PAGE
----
Sports teams at YIS compete at a high level while retaining a focus on fun, inclusion, and skill development. Middle School and High School sports teams play against other international schools in and around Tokyo through the Kanto Plains Association, and some High School teams compete in ASIA league events against schools in Japan and Korea. Sports are split into Fall, Winter and Spring seasons and include volleyball, cross country, tennis, soccer, basketball, field hockey, badminton and baseball. High School students practice Monday/Wednesday/Friday from 16:00-18:00, and Middle School practice runs at the same time Tuesday/Thursday. YIS campus athletic facilities include a gymnasium, futsal field, and dance studio and teams utilize an all-weather surface pitch at Yokohama Country & Athletic Club as their home ground. The new YIS campus in development will incorporate its own athletic field, double gymnasium and indoor swimming pool.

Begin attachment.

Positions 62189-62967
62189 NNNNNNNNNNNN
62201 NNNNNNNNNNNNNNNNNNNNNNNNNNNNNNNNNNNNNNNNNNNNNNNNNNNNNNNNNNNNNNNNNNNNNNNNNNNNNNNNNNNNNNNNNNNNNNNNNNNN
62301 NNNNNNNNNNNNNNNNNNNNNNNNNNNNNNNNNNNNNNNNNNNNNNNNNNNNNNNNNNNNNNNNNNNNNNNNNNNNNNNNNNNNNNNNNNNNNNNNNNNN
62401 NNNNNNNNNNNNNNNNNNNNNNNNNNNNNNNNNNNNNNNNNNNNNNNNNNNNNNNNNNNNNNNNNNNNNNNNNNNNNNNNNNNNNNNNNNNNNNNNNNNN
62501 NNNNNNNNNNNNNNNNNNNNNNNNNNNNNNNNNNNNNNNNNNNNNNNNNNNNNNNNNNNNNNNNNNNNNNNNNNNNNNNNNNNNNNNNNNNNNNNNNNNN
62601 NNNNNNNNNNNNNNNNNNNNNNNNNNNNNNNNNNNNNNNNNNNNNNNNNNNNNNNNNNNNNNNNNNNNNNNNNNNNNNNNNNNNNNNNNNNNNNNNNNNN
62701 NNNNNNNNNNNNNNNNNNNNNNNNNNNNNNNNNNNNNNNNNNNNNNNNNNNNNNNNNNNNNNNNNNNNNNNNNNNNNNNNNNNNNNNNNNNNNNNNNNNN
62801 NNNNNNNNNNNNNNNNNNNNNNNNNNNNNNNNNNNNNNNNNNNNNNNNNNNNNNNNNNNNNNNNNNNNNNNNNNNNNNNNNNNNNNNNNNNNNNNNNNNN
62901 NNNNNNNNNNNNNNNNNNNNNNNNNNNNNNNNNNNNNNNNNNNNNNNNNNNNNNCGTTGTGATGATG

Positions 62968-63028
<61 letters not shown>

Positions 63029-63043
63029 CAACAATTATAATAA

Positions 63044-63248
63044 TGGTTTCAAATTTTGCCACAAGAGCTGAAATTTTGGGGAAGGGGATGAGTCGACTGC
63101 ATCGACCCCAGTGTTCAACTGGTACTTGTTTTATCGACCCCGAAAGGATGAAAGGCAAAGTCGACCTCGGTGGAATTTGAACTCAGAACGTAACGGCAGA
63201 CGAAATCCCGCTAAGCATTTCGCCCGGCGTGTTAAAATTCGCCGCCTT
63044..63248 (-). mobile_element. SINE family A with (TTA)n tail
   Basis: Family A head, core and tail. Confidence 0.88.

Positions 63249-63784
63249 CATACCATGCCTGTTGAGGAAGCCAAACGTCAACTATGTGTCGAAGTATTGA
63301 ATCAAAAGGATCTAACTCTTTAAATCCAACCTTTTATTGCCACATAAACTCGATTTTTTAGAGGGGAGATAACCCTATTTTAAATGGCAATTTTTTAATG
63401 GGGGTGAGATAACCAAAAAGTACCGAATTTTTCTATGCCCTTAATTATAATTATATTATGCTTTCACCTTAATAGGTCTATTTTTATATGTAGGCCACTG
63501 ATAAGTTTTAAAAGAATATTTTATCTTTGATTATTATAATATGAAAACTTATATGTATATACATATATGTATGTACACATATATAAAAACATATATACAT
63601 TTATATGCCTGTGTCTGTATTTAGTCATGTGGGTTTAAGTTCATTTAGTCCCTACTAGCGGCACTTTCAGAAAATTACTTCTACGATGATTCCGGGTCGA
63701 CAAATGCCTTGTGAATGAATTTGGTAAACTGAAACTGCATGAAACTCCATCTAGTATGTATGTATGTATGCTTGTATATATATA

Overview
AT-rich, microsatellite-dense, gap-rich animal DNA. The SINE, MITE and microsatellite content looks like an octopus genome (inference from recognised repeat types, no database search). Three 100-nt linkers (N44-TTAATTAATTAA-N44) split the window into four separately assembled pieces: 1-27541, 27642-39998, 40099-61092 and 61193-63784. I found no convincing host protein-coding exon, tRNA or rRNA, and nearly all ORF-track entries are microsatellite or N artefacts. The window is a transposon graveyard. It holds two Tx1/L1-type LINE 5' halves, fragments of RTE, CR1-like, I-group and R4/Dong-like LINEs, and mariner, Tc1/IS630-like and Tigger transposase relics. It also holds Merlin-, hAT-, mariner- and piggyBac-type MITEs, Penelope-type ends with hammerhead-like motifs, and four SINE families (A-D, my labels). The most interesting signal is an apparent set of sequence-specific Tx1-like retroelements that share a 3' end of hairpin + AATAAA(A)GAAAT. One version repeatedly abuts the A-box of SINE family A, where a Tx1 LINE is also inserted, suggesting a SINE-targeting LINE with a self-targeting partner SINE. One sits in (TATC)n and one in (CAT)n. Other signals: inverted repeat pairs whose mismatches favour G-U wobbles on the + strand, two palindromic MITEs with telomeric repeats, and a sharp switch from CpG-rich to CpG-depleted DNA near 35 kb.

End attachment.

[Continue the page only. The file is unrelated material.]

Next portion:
For musicians and artists, there are a number of clubs available to join including drama, art, a number of dance groups, many different instrument practice groups, and a range of band genres and ensembles. There is also a plethora of other clubs for students to get involved with, incorporating everything from astronomy to gardening. Many clubs, such as student council, have an explicit leadership focus.


Over the three most recent examination cycles, IB Diploma Candidates at YIS have enjoyed a pass rate of 99% and an average score of 35 out of 45, compared to a global average of an 80% pass rate with an average score of 30 points. 

In the ACT, 75% of YIS students scored above a 26, compared to only 18% of students globally, and 25% of YIS students scored above a 32, compared to 3% of students globally. This impressive record is carried over to the SAT®, in which 75% of YIS students scored above a 1100, compared to 38% of students globally, and 25% of YIS students scored above a 1360, compared to 8% of students globally.